[sic] Magazine

Sweeney – Stay For The Sorrow

Sweeney – Stay For The Sorrow

IDM fans and regulars here probably know electronic artist Jason Sweeney better as Panoptique Electrical. However Sweeney has recorded under his own name before. Latest album Stay For The Sorrow comprises ten short pieces, running in at a total of 38 minutes and it takes in all manner of downtempo IDM styles. I’m impressed, not only with the variety on display here but also the quality. Sweeney shows he is master of all trades and Jack of none on his new release. There are ambient pieces, fragile piano compositions, glitch and drone. At times Sweeneys work here borders upon dubstep and hauntology. (Witness, ‘You Will Move On’) Yet everything centers upon Jasons mournful vocal.

Stay For The Sorrow is clearly a bittersweet and deeply personal affair for Jason, marking a period of relationship trauma for the composer. It’s a shame that great art often has to arise from a place of suffering but perhaps that’s all part of the catharsis, the Ying and Yang of the human condition. I will confess that when I sat to review this, I hit play and I thought ‘Oh, I’ve heard this before.’ On reflection I’m not even sure that I had. The album just feels familiar. That ‘instant classic’ feeling maybe? Now by ‘classic’ I don’t mean to imply grandiose movements and crescendos. Stay For The Sorrow is a far more intimate collection of low-key laments exploring the stages of grief following (during?) a breakup – the shock, the denial, the inability to process…. and the struggle to imagine a different future.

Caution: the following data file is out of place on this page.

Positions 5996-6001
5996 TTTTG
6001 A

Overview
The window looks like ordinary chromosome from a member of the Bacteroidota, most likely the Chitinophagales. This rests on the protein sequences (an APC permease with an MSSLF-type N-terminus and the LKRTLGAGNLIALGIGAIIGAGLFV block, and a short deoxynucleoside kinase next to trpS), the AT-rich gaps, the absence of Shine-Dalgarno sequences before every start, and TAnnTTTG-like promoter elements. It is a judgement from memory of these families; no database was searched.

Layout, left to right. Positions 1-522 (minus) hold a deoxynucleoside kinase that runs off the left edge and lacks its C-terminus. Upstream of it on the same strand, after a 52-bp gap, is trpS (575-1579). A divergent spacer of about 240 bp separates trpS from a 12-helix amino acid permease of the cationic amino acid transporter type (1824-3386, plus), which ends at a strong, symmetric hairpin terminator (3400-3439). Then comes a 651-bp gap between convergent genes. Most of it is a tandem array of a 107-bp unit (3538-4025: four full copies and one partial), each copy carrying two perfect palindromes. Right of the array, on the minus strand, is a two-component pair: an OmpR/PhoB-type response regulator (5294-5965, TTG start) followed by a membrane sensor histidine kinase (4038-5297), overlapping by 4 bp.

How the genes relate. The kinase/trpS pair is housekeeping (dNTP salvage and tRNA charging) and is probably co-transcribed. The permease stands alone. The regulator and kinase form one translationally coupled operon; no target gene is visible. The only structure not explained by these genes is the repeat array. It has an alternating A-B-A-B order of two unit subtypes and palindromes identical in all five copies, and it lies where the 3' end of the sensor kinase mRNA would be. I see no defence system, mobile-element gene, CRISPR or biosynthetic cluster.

In the accompanying blurb Jason wrote the following:

A heart broke open.
A queer melodrama.
An album was written.
A house was not a home.
But then a landscape appeared.
And in the midst of melancholy there was another love.
He might be replaced with another him but the heart remains true

I think we can all relate to these experiences in some way. Yet what Sweeney has captured and distilled here is nothing short of compelling. I know of very few records comparable. At times I’m put in mind of the verdant imagination of Tobias Lilja, at others the obvious mastery of Burial. But this….honestly, this is so much more personal. There’s zero artifice here. Instead an internal dialogue made public, a tear-soaked letter to self, asking to help make sense of it all, to get through this. I’m most moved by the albums sheer stillness. [Oxymoron intended.] Colour me impressed Jason.

Stay For The Sorrow is out now on Sound In Silence with all that implies (Handmade CDR, limited run, insert sheets, download codes….precious things. The irony of its February 14th release date was not lost upon the [sic] writer team.